April 25, 2013
Susan Halas , The Maui Weekly
It was December 2012 and the elections were over. Maui Democrat Shan Tsutsui was safely ensconced as president of the Hawai’i State Senate, getting ready to start his second term in that leadership post.
But the death of U.S. Sen. Daniel Inouye changed all that.
Inouye’s death on Dec. 17 created a vacancy, and Gov. Neil Abercrombie filled it on Dec. 26 by appointing then Lt. Gov. Brian Schatz for an interim term running through 2014. That in turn created an opening at the lieutenant governor level, and by law, the state Senate president is the first in line to accept or decline the position.
So the day after Christmas, those were the options facing Tsutsui.
“Frankly,” he said, “my first inclination was to say ‘no.’ I thought it was an interesting opportunity, but I wasn’t sure I was interested.”
Learning that he might get a new job, Tsutsui’s first call was to Schatz to find out “what does a lieutenant governor do?” That conversation was positive and influential.
“Schatz said the lieutenant governor has a lot of latitude to work independently and that he had a good working relationship with the governor,” said Tsutsui.
Tsutsui next talked with the governor directly, and that conversation also went well.
“It seemed like he had a strong desire for me to be part of the administration,” said Tsutsui. “He went out of his way to stress ‘youth’ and the opportunity to be part of the next generation.” (Abercrombie is the second oldest governor at 74, and Tsutsui is the second youngest lieutenant governor at 40.)
“That meeting was positive,” he recalled, “but I still intended to say ‘no.’”
So what changed his mind?
“Well,” he said, “the governor can be very persuasive, and I saw it as a way I could make a larger difference.”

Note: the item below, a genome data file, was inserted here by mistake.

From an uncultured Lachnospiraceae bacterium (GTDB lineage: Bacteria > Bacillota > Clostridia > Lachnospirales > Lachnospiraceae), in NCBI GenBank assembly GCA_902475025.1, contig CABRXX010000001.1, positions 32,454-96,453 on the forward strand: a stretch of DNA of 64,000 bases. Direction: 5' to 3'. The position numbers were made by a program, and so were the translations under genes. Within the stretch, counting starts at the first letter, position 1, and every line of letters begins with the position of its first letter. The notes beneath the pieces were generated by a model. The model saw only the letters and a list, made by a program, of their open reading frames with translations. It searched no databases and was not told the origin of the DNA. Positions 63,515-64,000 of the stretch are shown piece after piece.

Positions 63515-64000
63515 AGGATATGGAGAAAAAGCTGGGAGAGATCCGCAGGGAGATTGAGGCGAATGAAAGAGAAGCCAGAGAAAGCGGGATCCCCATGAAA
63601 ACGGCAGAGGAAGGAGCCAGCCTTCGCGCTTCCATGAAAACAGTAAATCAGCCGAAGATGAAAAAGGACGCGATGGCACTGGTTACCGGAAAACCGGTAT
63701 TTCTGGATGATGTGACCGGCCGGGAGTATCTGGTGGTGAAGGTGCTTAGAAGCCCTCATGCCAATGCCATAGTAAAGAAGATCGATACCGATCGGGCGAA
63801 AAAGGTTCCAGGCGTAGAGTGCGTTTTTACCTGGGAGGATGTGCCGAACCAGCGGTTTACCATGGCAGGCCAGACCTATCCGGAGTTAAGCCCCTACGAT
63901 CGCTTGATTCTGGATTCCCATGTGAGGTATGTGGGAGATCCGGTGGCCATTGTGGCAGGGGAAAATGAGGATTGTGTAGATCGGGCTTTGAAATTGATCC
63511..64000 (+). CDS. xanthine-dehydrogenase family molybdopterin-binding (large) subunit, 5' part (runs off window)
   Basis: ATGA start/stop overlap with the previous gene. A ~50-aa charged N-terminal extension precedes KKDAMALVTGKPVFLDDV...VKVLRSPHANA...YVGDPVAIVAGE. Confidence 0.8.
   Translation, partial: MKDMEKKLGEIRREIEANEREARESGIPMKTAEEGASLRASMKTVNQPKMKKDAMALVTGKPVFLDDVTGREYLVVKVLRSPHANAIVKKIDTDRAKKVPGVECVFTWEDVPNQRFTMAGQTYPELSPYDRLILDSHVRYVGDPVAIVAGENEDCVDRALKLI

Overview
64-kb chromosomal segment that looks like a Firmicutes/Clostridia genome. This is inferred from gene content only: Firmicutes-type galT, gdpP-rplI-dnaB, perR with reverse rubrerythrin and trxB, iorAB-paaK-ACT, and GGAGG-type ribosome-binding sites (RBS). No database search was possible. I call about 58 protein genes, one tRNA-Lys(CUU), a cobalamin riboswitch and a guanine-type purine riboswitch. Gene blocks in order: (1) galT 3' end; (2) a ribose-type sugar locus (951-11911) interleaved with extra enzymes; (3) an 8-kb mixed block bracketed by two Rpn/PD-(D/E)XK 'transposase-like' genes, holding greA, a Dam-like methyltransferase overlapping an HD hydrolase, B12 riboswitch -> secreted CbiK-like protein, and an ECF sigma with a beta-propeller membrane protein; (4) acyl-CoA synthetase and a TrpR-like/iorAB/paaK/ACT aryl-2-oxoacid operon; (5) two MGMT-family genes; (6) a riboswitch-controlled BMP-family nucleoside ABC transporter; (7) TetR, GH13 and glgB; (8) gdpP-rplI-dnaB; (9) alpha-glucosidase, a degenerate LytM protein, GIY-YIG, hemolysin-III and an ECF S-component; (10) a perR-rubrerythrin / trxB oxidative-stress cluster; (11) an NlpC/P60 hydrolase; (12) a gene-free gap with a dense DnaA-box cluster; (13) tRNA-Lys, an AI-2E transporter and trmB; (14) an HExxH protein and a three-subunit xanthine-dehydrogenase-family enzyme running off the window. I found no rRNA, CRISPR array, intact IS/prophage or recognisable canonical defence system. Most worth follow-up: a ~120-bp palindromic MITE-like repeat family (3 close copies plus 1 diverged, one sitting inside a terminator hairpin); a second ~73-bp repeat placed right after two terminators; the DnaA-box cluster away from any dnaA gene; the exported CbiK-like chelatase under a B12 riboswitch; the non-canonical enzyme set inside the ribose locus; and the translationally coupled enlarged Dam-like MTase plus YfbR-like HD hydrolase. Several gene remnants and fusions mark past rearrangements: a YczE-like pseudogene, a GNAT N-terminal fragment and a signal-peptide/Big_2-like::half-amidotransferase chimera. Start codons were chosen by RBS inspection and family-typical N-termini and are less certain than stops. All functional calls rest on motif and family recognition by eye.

Though Schatz’s main focus had been “renewable energy,” Tsutsui wants to be “hands on” and “address multiple issues.”
To be candid, Tsutsui does not always see eye-to-eye with his new boss–on the Public Land Development Corporation (PLDC); Banner Health, a proposed partner for Maui Memorial Medical Center; collective bargaining with Hawai’i's teachers; and “the list goes on and on.”
Tsutsui thinks more “common sense” needs to come into play, and with it, improved communications.
“That starts with how you treat people who have differing views,” he said.
Tsutsui is also well aware that the governor and lieutenant governor are only paired in the general election–they do not run as a team in the primary. As for whether, as widely rumored, he’s being groomed to run for the top spot himself in six years, he responded, “I can’t think that far ahead.”
“I certainly do intend to run for lieutenant governor in 2014,” he said, even though the race could be financially daunting.
Tsutsui estimated his 2012 Maui state Senate campaign raised and spent about $50,000. But he thinks the upcoming statewide race “could cost a million or more”–at least 20 times the largest amount his group has ever raised.
Fundraising, he confessed, is his “least favorite” part of the electoral process. He’d rather get the policy and legislative work done first.
And he is also not so keen about the “being always on.”
“Basically, it’s a 365 days a year job,” said Tsutsui. “Not much time to lounge around, read a book or do yard work. I might not look it, but I enjoy yard work.”
In some ways, it all comes back to Maui. Tsutsui said he sees his new post as a way he can do more for his home island.
Along those lines, one of his first moves has been to find office space here–and a pretty bare-bones space it is. The new office is part of a room that measures about 20-by-20 feet, with bare walls and a few tables and chairs. It’s tucked away on the lower level of the old courthouse next door to the Wailuku Library.
Though it’s minimal, it provides the lieutenant governor with a place where he can meet with constituents when he’s on-island. He does not see the cost as excessive. He also plans to add video conferencing that can be used by his office, other Maui lawmakers and local citizens who want to testify on legislative matters.
“You shouldn’t have to get on a plane to directly participate in the process,” he said.
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